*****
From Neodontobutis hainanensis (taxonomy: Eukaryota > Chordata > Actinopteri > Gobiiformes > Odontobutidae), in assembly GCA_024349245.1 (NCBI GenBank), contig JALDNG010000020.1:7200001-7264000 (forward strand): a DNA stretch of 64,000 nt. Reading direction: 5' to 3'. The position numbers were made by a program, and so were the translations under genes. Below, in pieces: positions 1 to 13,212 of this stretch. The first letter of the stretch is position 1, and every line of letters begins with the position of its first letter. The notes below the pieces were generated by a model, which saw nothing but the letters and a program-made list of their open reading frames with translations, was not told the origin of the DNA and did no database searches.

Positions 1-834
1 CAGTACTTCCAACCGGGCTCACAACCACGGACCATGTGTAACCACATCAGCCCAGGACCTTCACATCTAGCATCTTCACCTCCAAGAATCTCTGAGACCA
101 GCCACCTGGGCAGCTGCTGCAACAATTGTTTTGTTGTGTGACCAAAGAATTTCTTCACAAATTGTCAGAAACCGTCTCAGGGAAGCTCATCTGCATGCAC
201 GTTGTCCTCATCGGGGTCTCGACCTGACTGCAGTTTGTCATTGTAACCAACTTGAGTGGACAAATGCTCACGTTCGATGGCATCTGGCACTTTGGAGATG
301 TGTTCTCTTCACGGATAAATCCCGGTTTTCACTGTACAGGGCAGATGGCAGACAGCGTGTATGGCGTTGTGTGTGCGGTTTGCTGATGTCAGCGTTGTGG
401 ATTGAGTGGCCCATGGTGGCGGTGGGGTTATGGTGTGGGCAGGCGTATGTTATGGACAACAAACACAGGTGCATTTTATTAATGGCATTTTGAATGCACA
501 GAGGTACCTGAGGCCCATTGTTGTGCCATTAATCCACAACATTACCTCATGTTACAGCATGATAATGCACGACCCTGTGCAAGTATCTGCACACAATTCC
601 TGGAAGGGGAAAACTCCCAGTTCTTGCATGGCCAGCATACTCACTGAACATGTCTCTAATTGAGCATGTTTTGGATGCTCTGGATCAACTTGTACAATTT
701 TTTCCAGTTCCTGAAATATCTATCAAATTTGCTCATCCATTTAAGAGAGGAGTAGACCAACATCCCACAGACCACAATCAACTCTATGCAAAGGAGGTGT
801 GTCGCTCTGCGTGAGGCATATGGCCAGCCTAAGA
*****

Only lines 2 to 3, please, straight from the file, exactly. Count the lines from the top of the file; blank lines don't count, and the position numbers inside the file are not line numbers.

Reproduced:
Positions 1-834
1 CAGTACTTCCAACCGGGCTCACAACCACGGACCATGTGTAACCACATCAGCCCAGGACCTTCACATCTAGCATCTTCACCTCCAAGAATCTCTGAGACCA